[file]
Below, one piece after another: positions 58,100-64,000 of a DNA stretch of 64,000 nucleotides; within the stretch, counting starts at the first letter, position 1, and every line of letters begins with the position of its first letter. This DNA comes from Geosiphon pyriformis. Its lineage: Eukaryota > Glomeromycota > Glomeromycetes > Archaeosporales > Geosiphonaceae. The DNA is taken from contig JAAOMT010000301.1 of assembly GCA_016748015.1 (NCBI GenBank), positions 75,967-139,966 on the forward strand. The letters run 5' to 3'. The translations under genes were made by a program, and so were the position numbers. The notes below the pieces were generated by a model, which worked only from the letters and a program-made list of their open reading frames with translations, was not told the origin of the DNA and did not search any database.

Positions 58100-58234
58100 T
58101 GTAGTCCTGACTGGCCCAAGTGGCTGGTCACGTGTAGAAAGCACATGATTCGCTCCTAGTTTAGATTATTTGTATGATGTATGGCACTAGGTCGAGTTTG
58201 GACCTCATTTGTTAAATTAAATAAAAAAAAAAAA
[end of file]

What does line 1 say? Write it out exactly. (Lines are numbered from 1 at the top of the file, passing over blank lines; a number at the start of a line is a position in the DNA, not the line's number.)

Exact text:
Below, one piece after another: positions 58,100-64,000 of a DNA stretch of 64,000 nucleotides; within the stretch, counting starts at the first letter, position 1, and every line of letters begins with the position of its first letter. This DNA comes from Geosiphon pyriformis. Its lineage: Eukaryota > Glomeromycota > Glomeromycetes > Archaeosporales > Geosiphonaceae. The DNA is taken from contig JAAOMT010000301.1 of assembly GCA_016748015.1 (NCBI GenBank), positions 75,967-139,966 on the forward strand. The letters run 5' to 3'. The translations under genes were made by a program, and so were the position numbers. The notes below the pieces were generated by a model, which worked only from the letters and a program-made list of their open reading frames with translations, was not told the origin of the DNA and did not search any database.